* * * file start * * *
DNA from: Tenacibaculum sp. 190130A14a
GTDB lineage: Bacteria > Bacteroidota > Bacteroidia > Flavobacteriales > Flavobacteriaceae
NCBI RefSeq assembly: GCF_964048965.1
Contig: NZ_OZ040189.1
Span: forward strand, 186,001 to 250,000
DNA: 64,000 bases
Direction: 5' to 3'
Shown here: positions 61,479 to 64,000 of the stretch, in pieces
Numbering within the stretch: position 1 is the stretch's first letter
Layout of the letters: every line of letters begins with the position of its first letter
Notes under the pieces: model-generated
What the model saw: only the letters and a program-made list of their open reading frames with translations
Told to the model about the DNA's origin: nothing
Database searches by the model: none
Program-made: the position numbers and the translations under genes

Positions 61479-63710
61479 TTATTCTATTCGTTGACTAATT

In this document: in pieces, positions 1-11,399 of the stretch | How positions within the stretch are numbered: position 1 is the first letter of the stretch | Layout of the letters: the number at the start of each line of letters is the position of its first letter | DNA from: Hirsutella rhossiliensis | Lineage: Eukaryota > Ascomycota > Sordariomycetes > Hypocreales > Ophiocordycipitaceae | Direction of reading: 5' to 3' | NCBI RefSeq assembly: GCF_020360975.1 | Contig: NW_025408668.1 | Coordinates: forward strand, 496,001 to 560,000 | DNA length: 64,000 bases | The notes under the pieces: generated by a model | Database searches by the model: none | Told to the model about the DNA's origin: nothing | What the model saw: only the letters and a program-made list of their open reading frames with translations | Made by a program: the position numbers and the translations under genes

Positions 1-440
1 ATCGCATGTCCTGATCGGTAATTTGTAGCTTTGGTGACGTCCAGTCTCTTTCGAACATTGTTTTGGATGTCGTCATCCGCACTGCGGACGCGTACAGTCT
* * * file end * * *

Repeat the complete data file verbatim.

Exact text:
DNA from: Tenacibaculum sp. 190130A14a
GTDB lineage: Bacteria > Bacteroidota > Bacteroidia > Flavobacteriales > Flavobacteriaceae
NCBI RefSeq assembly: GCF_964048965.1
Contig: NZ_OZ040189.1
Span: forward strand, 186,001 to 250,000
DNA: 64,000 bases
Direction: 5' to 3'
Shown here: positions 61,479 to 64,000 of the stretch, in pieces
Numbering within the stretch: position 1 is the stretch's first letter
Layout of the letters: every line of letters begins with the position of its first letter
Notes under the pieces: model-generated
What the model saw: only the letters and a program-made list of their open reading frames with translations
Told to the model about the DNA's origin: nothing
Database searches by the model: none
Program-made: the position numbers and the translations under genes

Positions 61479-63710
61479 TTATTCTATTCGTTGACTAATT

In this document: in pieces, positions 1-11,399 of the stretch | How positions within the stretch are numbered: position 1 is the first letter of the stretch | Layout of the letters: the number at the start of each line of letters is the position of its first letter | DNA from: Hirsutella rhossiliensis | Lineage: Eukaryota > Ascomycota > Sordariomycetes > Hypocreales > Ophiocordycipitaceae | Direction of reading: 5' to 3' | NCBI RefSeq assembly: GCF_020360975.1 | Contig: NW_025408668.1 | Coordinates: forward strand, 496,001 to 560,000 | DNA length: 64,000 bases | The notes under the pieces: generated by a model | Database searches by the model: none | Told to the model about the DNA's origin: nothing | What the model saw: only the letters and a program-made list of their open reading frames with translations | Made by a program: the position numbers and the translations under genes

Positions 1-440
1 ATCGCATGTCCTGATCGGTAATTTGTAGCTTTGGTGACGTCCAGTCTCTTTCGAACATTGTTTTGGATGTCGTCATCCGCACTGCGGACGCGTACAGTCT